Companion Diagnostic Development Gets More Complex for Immune Therapies and Other Indications Outside Oncology
With emphasis in oncology shifting significantly to immune therapies, the days of companion diagnostics testing for one marker to prescribe one drug are rapidly changing. Pharmaceutical companies are dipping into the past to examine forgotten biomarkers and are looking to new analytical platforms and methods to provide definitive information on new drugs. Clinical OMICs recently asked five different questions to five leaders in biomarker and companion diagnostic development for their views on this quickly evolving area.
Clinical OMICs: With recent events including the continued emphasis on immuno–oncology, and the introduction of a multi-drug, multi-marker companion diagnostic, are we at an inflection point with CDx development?
Marielena Mata, Ph.D., Head of Precision Medicine and Companion Diagnostics, GSK: I don’t know. We thought so, and then we shifted to immuno-oncology and things shifted again. It is fluid again. It is interesting because the Thermo Fisher collaboration actually started here at GSK, and it was a collaboration between GSK, Pfizer, and Thermo Fisher when the focus was on targeted therapies.
But now, if you look at oncology, the focus is shifting away from targeted therapies and to immuno-oncology targets. In the targeted therapies, the idea of multiple markers and multiplexing diagnostics makes sense, and I think the standard of care in that space calls for multiplexing. But as we move in the immuno–oncology space, and we start to see more of the drugs approved, we are going to go back to the drawing board to try to figure out what the right companion diagnostics are going to be.
If you look at PD1, the current companion diagnostic is an immunoassay and it is very hard to multiplex those. They are starting to find out that other markers may be more appropriate: tumor mutational burden and MSI which has been approved for pembro. Can you multiplex that? Not really.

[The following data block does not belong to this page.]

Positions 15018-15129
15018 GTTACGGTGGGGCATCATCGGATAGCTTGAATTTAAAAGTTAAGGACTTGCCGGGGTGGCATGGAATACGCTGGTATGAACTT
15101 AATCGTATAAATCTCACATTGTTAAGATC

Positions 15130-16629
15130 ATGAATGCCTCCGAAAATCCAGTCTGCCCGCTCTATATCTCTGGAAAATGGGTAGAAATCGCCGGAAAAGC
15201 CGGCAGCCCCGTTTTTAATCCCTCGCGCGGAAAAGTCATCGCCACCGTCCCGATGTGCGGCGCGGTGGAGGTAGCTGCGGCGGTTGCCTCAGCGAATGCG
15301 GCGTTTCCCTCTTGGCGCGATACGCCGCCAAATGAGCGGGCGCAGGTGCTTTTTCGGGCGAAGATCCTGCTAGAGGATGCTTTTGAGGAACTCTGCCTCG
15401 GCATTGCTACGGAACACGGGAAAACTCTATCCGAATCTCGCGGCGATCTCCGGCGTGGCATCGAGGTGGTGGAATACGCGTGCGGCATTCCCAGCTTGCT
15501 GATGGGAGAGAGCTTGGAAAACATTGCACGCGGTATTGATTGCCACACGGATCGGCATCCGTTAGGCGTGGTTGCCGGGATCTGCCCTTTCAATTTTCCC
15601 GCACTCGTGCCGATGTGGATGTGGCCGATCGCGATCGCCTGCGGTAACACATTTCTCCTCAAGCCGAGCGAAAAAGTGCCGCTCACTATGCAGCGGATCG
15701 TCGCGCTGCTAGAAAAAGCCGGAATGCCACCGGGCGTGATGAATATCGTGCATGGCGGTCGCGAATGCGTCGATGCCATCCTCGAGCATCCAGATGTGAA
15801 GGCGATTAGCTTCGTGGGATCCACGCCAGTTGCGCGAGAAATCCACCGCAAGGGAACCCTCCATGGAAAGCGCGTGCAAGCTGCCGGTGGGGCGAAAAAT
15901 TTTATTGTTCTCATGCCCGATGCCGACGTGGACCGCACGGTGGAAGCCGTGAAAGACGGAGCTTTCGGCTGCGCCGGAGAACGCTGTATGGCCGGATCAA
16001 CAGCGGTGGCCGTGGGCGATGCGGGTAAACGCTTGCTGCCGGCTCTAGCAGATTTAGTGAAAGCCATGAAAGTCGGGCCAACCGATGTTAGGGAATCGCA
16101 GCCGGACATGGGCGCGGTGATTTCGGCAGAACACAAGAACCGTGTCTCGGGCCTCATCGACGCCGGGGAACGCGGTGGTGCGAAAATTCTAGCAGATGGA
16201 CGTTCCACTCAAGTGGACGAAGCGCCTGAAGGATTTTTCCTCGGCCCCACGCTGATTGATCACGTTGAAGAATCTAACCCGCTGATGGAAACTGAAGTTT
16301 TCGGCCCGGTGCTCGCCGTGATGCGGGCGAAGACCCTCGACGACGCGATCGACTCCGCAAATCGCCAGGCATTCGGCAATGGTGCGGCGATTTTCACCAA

Immuno–oncology is shifting. We are looking at a lot of different biomarkers and being very exploratory. We are looking at gene signatures, we are working with a number of biomarker firms out there looking for different options.
Clinical OMICs: Are there particular challenges around creating companion diagnostics for immuno therapies and might this area require multianalyte tests?
Dan Snyder, Chief Executive Officer, Molecular MD: I think when you are looking at diagnostics associated with the immune system versus diagnostics tied to an oncogene, which is either
there or not, it tends to be much more black and white. There tends to be a lot more gray area in the immuno area, and it tends to be more iterative. PD-L1, while it is certainly helpful, I think that plus other modalities are going to move things forward with greater certainty in terms of response.
The other piece of this is that drug companies, they like grey areas, in some ways because for them it’s not a trial and error thing, but they want to use these IO therapies in terms of combinations and they want to continue to have the freedom to test these combinations without necessarily being restricted by some of these biomarkers. With targeted therapies, you get response or no response. With IO, you may not be able to get optimal response but you can still get partial response. In terms of the risk to patient, you never want to prescribe a targeted therapy is going to have zero response. In that case, regulatory has a different approach in terms of IO.